By Aisha Tamba
The Minister of Youths and Sports, Bakary Badjie, yesterday led the media and other stakeholders on tour of the multi-million-dalasi reconstruction project at the Independence Stadium which began last week.
The project, which the minister called re-modeling, costs D160 million and is split into Lots 1 to 4. Two companies, Gigo Construction and Integral Group, a joint Turkish and Gambian company, have been contracted to do the job. The job entails a complete overhauling and installation of new electric and electronic systems, a modern hybrid football pitch, modern international changing rooms, scoreboard, Fifa and Caf standard individual pavilion-seating among other facilities.
“The project will completely change and transform this complex in a manner never seen before and that’s why we call it a re-modeling project,” Minister Badjie told journalists at a press briefing that followed the tour. He said the project will be completed in six months.
“The state of the stadium and the current Caf banning of its use has been a major concern of the government and through the Ministry of Youths and Sports, government has been working tirelessly to get the funds and the right companies to do the job,” he said.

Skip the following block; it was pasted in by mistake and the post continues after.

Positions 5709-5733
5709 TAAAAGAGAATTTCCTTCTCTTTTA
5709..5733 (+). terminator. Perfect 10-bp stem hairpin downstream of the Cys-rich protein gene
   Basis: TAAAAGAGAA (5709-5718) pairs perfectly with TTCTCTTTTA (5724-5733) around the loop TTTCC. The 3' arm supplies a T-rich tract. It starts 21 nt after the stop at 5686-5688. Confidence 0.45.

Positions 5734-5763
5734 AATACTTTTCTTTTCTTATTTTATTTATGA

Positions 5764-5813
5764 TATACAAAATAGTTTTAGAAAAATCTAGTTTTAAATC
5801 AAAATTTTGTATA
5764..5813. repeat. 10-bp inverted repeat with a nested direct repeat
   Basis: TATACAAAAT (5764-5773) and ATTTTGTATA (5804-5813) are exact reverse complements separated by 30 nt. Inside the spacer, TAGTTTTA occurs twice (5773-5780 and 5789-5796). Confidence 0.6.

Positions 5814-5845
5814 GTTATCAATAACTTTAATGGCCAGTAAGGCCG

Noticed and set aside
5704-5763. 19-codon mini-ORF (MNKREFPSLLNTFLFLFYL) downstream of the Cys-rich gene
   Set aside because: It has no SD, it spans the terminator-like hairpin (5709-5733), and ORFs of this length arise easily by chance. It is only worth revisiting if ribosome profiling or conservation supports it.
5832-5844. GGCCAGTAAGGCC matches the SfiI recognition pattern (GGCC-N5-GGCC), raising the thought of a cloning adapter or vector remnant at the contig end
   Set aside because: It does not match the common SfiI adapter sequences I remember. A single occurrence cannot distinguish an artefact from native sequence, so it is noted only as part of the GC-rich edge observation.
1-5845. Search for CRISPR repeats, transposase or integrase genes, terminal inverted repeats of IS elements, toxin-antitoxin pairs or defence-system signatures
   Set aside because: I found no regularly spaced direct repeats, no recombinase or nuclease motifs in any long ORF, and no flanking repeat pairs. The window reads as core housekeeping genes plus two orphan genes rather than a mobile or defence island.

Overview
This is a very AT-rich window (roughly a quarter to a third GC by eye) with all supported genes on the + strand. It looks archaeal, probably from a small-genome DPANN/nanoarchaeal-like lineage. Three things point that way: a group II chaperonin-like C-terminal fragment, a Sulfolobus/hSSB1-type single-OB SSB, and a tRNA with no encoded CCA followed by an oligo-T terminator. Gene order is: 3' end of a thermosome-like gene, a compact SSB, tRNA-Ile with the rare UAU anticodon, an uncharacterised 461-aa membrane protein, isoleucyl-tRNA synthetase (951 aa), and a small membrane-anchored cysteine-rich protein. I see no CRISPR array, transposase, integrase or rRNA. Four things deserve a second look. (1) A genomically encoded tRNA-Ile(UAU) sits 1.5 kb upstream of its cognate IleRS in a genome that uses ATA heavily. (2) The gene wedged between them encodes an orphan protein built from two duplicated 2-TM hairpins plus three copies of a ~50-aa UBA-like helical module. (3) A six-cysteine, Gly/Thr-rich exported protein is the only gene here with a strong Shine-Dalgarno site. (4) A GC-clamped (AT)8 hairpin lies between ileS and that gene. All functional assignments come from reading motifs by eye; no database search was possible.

He explained that the project has suffered some delays because its magnitude is huge and needed lot of time, including budgeting. “So, because it was never part of our budget and never factored at the ministry of finance at that time, it was hard for the government to do it. And we all know how much the government is spending on football in recent years,” Minister Badjie said.
“When people were questioning or thinking that the government is not committed to fixing the stadium, we told them that it was more about ensuring we do the right thing and ensure that all the procedures, administrative and financial regulations are followed. Because again when things don’t happen correctly, it will be our fault. It is the government that is going to be blamed for not doing the right thing,” he said.
He said this is not the first time the stadium has been banned from hosting international matches. “But what used to happen in the past is, we do some work and get temporary approval only to go back to being banned again. This time the project will be holistic and durable,” he said.